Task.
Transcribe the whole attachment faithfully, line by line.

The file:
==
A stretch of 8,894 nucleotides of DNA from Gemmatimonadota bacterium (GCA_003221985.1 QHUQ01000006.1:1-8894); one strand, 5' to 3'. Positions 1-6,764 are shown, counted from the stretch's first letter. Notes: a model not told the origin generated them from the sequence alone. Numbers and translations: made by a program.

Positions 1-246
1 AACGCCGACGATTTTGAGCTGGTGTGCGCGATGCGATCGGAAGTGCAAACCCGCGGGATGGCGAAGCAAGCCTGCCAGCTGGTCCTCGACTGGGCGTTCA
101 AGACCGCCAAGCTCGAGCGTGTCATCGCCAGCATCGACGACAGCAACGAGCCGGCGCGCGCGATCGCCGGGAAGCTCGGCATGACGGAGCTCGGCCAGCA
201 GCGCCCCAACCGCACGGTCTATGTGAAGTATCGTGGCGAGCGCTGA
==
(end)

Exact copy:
A stretch of 8,894 nucleotides of DNA from Gemmatimonadota bacterium (GCA_003221985.1 QHUQ01000006.1:1-8894); one strand, 5' to 3'. Positions 1-6,764 are shown, counted from the stretch's first letter. Notes: a model not told the origin generated them from the sequence alone. Numbers and translations: made by a program.

Positions 1-246
1 AACGCCGACGATTTTGAGCTGGTGTGCGCGATGCGATCGGAAGTGCAAACCCGCGGGATGGCGAAGCAAGCCTGCCAGCTGGTCCTCGACTGGGCGTTCA
101 AGACCGCCAAGCTCGAGCGTGTCATCGCCAGCATCGACGACAGCAACGAGCCGGCGCGCGCGATCGCCGGGAAGCTCGGCATGACGGAGCTCGGCCAGCA
201 GCGCCCCAACCGCACGGTCTATGTGAAGTATCGTGGCGAGCGCTGA